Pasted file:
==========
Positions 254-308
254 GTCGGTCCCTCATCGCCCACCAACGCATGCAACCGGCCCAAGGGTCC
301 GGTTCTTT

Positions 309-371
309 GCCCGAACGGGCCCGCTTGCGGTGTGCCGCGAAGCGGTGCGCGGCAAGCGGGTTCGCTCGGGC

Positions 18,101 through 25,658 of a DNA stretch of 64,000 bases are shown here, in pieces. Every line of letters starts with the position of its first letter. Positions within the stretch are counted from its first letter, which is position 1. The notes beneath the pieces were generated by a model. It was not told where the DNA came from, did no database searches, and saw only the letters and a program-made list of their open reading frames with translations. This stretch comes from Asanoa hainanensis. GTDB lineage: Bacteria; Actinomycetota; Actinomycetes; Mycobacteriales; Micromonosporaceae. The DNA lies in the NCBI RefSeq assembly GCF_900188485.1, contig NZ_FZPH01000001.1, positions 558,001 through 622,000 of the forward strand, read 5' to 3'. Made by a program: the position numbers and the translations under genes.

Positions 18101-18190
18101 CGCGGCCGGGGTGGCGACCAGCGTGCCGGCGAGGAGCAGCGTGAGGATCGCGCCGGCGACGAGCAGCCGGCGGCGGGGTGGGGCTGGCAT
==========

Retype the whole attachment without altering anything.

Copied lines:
Positions 254-308
254 GTCGGTCCCTCATCGCCCACCAACGCATGCAACCGGCCCAAGGGTCC
301 GGTTCTTT

Positions 309-371
309 GCCCGAACGGGCCCGCTTGCGGTGTGCCGCGAAGCGGTGCGCGGCAAGCGGGTTCGCTCGGGC

Positions 18,101 through 25,658 of a DNA stretch of 64,000 bases are shown here, in pieces. Every line of letters starts with the position of its first letter. Positions within the stretch are counted from its first letter, which is position 1. The notes beneath the pieces were generated by a model. It was not told where the DNA came from, did no database searches, and saw only the letters and a program-made list of their open reading frames with translations. This stretch comes from Asanoa hainanensis. GTDB lineage: Bacteria; Actinomycetota; Actinomycetes; Mycobacteriales; Micromonosporaceae. The DNA lies in the NCBI RefSeq assembly GCF_900188485.1, contig NZ_FZPH01000001.1, positions 558,001 through 622,000 of the forward strand, read 5' to 3'. Made by a program: the position numbers and the translations under genes.

Positions 18101-18190
18101 CGCGGCCGGGGTGGCGACCAGCGTGCCGGCGAGGAGCAGCGTGAGGATCGCGCCGGCGACGAGCAGCCGGCGGCGGGGTGGGGCTGGCAT